Fast forward thirteen years and Dr. Rabie is now Clinical Chief of Public Health Dental Clinics in Calgary where she runs two clinics that provide care for socioeconomically marginalized populations. Homeless people. Refugees. People suffering from addiction and mental health issues. People who have fallen through the cracks and are experiencing barriers to care. In order to maximize the impact of what they do, the clinics provide a basic but essential level of care – extractions rather than root canals or crowns. In a typical year Dr. Rabie and her team will perform in the region of three thousand extractions, many of which are referrals from local emergency departments for patients who are in terrible pain. “It’s a public health approach. You can’t do ideal all the time. We would love to do more root canals and crowns but that is just not feasible. The priority is to eliminate pain and eliminate infection. Retain what functionality we can. Do you know what happens if a dental infection is left untreated? Thankfully we don’t see it much in private practice, but sadly we see it in our public health clinic.”
THE ALBERTA DENTAL FOUNDATION
Dr. Rabie also serves as a board member of the Alberta Dental Foundation, a brainchild of the Alberta Dental Association and College created to improve access to dental care for underserved and low-income Albertans. Her role includes the vetting of grant proposals, the coordination of fundraising, and collaboration with other foundations in the interest of dental health. Recent initiatives include a collaboration with the University of Alberta to purchase dental equipment for underserved areas, and the Brush Up Alberta Campaign that raised $22,000 and distributed over 38,000 oral health kits to people in need during Oral Health Month in April. Though still in its infancy, the foundation offers much promise to the province of Alberta, where it is estimated that 25% of the population do not receive dental care on a regular basis. It is an initiative that Dr. Rabie hopes will grow across Canada: “There is a lot of volunteer work being done in dentistry, but we don’t seem to have a collective front where we can gather funds and address important issues like access to care. The Alberta Dental Foundation is just the beginning. Hopefully in the future we can join other dental foundations in other provinces and form a larger foundation.”
As in every other sphere of the dental profession, the events of the past year have presented a unique set of challenges for public health dentistry. The impact of suspending dental care has more fallen heavily on the high-needs population than it has on the general population. While Dr. Rabie and her team were able to continue with tele consultations during lockdown, she admits that reopening was a challenging time: “At that point it was just extractions upon extractions,” she says. “We had to pick and choose who we could see. In order to reduce aerosols, we weren’t even doing fillings.”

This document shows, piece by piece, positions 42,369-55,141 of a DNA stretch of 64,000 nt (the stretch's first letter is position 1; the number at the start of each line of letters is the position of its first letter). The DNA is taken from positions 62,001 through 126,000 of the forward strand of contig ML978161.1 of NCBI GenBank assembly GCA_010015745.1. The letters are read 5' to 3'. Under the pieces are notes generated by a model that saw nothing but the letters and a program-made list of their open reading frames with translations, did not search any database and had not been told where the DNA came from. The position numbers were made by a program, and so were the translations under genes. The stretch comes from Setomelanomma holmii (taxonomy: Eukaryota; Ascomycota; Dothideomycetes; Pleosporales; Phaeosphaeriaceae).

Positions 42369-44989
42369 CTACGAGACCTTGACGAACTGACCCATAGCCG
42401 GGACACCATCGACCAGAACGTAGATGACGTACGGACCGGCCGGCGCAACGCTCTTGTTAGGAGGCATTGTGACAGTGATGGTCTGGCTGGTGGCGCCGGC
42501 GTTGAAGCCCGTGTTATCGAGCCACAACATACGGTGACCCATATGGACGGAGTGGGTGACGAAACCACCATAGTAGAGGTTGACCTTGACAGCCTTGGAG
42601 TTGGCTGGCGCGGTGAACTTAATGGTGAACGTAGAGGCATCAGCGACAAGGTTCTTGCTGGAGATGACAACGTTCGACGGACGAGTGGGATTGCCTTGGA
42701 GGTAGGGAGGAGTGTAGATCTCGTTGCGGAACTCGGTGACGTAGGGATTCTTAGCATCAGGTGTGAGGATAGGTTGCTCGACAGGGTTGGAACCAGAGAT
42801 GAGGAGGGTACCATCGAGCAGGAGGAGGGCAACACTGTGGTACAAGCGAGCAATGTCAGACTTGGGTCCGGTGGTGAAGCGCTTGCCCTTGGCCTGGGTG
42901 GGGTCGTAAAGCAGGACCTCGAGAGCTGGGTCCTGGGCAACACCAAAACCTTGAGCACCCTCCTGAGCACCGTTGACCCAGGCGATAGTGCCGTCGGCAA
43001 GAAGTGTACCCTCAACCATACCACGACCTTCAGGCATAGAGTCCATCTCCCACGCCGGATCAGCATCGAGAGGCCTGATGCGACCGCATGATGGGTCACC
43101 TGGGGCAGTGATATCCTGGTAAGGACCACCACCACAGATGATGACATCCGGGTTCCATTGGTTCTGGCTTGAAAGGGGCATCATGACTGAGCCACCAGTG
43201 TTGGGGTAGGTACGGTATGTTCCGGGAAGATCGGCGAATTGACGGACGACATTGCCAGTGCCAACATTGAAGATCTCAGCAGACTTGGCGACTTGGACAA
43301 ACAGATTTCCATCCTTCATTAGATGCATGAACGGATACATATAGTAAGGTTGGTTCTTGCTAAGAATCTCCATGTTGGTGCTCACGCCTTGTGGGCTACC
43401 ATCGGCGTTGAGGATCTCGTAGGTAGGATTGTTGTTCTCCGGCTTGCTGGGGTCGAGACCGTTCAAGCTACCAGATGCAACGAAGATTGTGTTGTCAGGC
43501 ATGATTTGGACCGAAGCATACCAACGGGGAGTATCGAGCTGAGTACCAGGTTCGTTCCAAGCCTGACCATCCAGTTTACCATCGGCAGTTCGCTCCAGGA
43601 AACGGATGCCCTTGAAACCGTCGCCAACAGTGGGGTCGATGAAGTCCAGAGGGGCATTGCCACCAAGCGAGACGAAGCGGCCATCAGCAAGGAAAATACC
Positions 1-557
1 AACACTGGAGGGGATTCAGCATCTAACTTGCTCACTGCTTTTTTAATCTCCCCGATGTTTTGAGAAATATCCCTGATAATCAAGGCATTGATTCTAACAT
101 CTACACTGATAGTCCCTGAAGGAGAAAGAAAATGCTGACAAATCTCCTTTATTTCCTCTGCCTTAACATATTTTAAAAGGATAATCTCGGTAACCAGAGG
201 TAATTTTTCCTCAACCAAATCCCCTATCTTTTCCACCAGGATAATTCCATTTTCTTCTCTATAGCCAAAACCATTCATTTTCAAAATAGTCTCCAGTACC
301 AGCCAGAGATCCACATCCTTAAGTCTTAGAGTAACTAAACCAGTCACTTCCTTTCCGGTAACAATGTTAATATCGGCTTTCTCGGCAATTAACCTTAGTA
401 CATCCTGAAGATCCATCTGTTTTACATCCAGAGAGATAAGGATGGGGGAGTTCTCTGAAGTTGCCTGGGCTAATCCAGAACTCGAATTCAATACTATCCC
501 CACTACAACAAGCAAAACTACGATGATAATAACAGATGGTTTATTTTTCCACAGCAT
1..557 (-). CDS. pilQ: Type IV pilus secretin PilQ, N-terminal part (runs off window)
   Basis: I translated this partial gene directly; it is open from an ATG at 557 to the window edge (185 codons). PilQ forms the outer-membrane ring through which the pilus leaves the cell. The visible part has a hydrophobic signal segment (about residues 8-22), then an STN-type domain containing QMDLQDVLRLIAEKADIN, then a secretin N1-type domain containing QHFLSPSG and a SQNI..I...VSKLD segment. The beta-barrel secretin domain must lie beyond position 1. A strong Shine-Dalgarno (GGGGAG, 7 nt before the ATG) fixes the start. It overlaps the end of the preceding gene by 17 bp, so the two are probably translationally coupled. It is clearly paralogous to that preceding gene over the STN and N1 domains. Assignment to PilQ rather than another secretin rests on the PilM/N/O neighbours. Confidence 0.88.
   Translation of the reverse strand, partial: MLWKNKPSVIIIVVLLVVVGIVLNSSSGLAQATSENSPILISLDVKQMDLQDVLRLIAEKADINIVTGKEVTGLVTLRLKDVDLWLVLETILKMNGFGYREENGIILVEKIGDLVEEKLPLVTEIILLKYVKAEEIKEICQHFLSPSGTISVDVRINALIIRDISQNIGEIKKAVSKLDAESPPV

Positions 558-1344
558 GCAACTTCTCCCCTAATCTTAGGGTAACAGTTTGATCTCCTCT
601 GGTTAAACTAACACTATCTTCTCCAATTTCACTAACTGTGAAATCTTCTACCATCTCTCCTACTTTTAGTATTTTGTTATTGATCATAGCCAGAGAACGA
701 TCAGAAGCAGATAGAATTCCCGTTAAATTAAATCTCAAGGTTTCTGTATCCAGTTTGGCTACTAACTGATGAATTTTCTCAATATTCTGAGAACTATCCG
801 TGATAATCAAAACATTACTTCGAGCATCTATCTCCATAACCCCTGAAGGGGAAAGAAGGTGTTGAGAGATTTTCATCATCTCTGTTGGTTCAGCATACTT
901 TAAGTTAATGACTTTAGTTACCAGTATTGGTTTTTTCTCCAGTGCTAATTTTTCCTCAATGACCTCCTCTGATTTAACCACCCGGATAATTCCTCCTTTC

On a positive note, Dr. Rabie believes that the pandemic has brought dentistry to the forefront of healthcare and helped to define the essential nature of it. It has also highlighted the importance of public dental health and raised many important questions, questions she hopes will lead to positive change in the future: “What exactly is essential care? And if dental treatment is essential care, then how do we manage payment for lower income populations? These are foundational questions that COVID is clarifying. In Calgary we have 250 people a year hospitalized because of dental infection. We should be able to address this.”
She makes a compelling argument. She walks the walk, as they say. And although nobody knows what policy change may come about as a result of COVID, Dr. Rabie is hopeful that things will improve for the populations she serves. And even if they don’t, you can be sure that this dentist will continue to do what she does best and do it with a smile on her face: “We will continue to focus on the people who have fallen through the cracks. Either by helping them navigate the system or by treating them directly in the clinics. To be able to take away somebody’s pain – to witness the moment when the anesthetic works, and the patient stops clutching the side of their face - it is a sight to see. It’s amazing. Almost sacred. I love being able to help.”
Gabriel Fulcher is Digital Content Editor for CDA Oasis. He is an Ottawa-based writer who specializes in medical, scientific, and health-related content. He holds a BSc in Health-related Sciences and an MFA in Creative Writing from University College Dublin, Ireland.